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TKART magazine Expert Advice | Radiator maintenance
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Max Bernardi
17 February 2017

Never underestimate the importance of the cooling system, because keeping the engine at the proper operating temperature is a key aspect for maximum performance with the selected carburetion. Even more so, because a malfunction caused by a lack of maintenance of the components of the system (the water pump, thermostatic valve, hoses, the radiator itself and its supports) would be unforgivable. Marco Malverti, the owner of New-Line, a leading manufacturer of racing kart radiators, provides a detailed explanation of the methods and care required to lengthen the life of a radiator.

1 Let’s start with a fairly common problem: limescale. Can it affect a radiator’s cooling capacity?

Limescale creates a film between metal and water, thereby decreasing the heat exchange between the two elements. This happens both in the reservoirs placed above and below the radiator, as well as in the radiator core which, consequently, loses much of its cooling capacity. You can use distilled water, which is devoid of mineral residues, to maintain the radiator as effective as possible, although you need to remember it always needs to be removed at the end of the day. You can also rinse the system using anti-scale products: just let the kart idle when it is on the trolley to allow the product to flow through the system for about ten minutes. After which, empty it all out. Remember that the only fluid allowed on the tract is water, since any spills would make the track slippery and, consequently, dangerous for the driver and other drivers.

A comparison between a new radiator and one that has been used for a long time
The section of a new radiator, to the left, compared to the section of an old radiator
A comparison of the cap area on a new and an old radiator with a large deposit of limescale
What a new radiator core, left, looks like compared to a used radiator core full of debris

2 Do bent “fins” have a significant effect on the performance of a radiator? Can they be sorted out?

The answer to both questions is “yes”. Bent fins undoubtedly decrease the passage of air and, therefore, penalise cooling capacity. At New Line, we have developed a treatment to stiffen the radiator core so that the fins can withstand most of the knocks taken on the track. Nevertheless, should a larger piece of debris bend the radiator core, pliers can be used to straighten the fins and, subsequently, a radiator comb to bring them back to the original position.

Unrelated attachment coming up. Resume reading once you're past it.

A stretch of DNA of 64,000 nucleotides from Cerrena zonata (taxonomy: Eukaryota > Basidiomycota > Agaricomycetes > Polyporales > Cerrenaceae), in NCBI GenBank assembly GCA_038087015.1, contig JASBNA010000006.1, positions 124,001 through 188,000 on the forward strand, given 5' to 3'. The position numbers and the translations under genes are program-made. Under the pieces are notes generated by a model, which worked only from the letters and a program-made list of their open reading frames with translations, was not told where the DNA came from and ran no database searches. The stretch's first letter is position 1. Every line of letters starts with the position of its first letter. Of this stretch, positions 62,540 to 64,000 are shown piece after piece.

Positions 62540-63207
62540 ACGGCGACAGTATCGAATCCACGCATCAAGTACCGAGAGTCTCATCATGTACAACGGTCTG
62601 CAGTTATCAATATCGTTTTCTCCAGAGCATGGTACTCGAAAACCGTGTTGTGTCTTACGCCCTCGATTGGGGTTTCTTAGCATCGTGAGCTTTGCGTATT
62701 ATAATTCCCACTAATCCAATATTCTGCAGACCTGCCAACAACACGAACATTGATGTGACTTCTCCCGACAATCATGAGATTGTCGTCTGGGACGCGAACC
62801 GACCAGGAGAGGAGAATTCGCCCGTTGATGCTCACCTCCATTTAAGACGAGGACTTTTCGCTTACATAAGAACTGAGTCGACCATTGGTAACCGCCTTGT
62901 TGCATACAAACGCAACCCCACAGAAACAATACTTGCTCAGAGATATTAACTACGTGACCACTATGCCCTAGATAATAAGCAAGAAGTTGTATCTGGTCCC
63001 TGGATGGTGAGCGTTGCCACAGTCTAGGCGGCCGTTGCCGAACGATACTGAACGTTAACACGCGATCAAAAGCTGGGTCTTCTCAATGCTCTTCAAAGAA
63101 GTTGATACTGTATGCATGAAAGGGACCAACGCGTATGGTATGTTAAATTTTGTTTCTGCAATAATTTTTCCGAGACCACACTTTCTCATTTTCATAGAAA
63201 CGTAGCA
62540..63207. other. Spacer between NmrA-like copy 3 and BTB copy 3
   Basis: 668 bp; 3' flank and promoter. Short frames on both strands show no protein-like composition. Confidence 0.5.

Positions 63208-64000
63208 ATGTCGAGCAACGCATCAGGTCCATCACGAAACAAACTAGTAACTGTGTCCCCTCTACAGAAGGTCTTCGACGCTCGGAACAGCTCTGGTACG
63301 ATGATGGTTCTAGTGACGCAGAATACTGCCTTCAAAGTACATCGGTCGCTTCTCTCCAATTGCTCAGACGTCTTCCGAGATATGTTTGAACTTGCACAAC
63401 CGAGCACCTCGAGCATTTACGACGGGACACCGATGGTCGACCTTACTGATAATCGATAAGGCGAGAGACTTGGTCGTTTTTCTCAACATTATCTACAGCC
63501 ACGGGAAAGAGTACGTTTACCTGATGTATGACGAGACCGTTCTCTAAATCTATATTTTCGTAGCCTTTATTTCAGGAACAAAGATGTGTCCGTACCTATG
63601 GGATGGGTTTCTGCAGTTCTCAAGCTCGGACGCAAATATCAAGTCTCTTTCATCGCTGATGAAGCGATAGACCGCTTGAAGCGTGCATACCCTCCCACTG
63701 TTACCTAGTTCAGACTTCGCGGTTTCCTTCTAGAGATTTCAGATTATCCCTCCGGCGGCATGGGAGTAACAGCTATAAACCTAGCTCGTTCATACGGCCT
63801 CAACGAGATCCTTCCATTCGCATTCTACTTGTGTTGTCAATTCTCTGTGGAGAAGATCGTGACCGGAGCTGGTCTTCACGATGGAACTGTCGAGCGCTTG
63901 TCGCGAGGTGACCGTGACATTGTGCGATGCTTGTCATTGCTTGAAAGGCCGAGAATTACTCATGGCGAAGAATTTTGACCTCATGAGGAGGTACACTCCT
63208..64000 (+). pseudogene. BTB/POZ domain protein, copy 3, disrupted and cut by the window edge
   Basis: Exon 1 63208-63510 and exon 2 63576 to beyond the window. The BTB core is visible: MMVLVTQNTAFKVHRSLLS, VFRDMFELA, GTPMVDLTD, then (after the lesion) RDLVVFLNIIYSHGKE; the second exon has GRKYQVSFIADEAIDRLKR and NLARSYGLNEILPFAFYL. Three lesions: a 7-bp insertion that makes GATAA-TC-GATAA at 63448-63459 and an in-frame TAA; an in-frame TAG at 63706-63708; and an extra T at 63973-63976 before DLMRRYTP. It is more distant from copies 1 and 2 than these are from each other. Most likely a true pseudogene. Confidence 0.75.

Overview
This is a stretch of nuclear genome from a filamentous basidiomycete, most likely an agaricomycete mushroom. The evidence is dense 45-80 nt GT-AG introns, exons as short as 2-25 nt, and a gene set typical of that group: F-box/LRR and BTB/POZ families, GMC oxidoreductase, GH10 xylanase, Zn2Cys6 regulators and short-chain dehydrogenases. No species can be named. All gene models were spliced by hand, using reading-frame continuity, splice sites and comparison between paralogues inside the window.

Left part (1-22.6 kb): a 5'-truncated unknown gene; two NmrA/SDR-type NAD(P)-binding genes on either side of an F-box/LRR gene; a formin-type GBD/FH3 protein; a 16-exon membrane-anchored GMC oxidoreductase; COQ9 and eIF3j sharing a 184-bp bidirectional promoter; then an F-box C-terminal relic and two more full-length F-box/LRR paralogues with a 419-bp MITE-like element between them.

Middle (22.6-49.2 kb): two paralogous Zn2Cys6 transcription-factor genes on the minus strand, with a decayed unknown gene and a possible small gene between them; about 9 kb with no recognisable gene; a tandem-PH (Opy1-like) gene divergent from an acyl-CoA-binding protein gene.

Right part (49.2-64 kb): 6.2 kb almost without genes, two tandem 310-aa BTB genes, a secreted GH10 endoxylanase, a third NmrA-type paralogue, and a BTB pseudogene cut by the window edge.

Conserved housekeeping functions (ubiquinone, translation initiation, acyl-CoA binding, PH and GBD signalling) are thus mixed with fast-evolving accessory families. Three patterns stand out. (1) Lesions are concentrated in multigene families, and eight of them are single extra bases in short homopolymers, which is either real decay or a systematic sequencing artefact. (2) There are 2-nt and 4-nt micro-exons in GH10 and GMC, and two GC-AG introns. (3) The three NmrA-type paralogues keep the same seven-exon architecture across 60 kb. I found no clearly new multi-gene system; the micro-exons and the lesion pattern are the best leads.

3 How often should the radiator core be cleaned?

It is important to do so regularly during a day at the track, even following each session, because often at first glance you can fail to notice rubber chips, small stones and other dirt that sticks between the “fins” of the radiator core. Karts with a front braking system also have the problem of dirt from the brake pads: this is also unnoticeable at first glance, but creates a layer that, unless cleaned, decreases the radiator’s performance. The quickest way to eliminate these elements is to use compressed air on the entire surface of the radiator core. A traditional brake cleaner can be used to clean the outside more thoroughly.

This is how to straighten and space damaged fins properly
Damaged radiator core
Bent fins

4 Are there other parts of the radiator that we need to keep an eye on?

The grommets connecting the brackets to the radiator body should be checked often: indeed, over time sudden temperature changes make them dry out and lose elasticity. Furthermore, they may be inadvertently damaged or torn when getting out of the kart or load it into the van.
An eye should also be kept on the cap. It may appear an unimportant, but the vent hole can become clogged by limescale, thereby stopping the valve from working properly. This inconvenience can be avoided by simply spraying WD40 directly into the hole.

5 Can a punctured radiator be fixed?

It’s possible. However, it is not a simple task that you can do at home: New Line offers a repair service for its products broken by knocks taken on the track, welding and closing the damaged area. Sometimes we receive radiators from customers who have already tried to fix them with two-component products or various types of silicones: these attempts merely create even more damage, because they fail to solve the problem and, worse still, prevent an effective weld from being made on the material that has been dirtied by the various adhesives.

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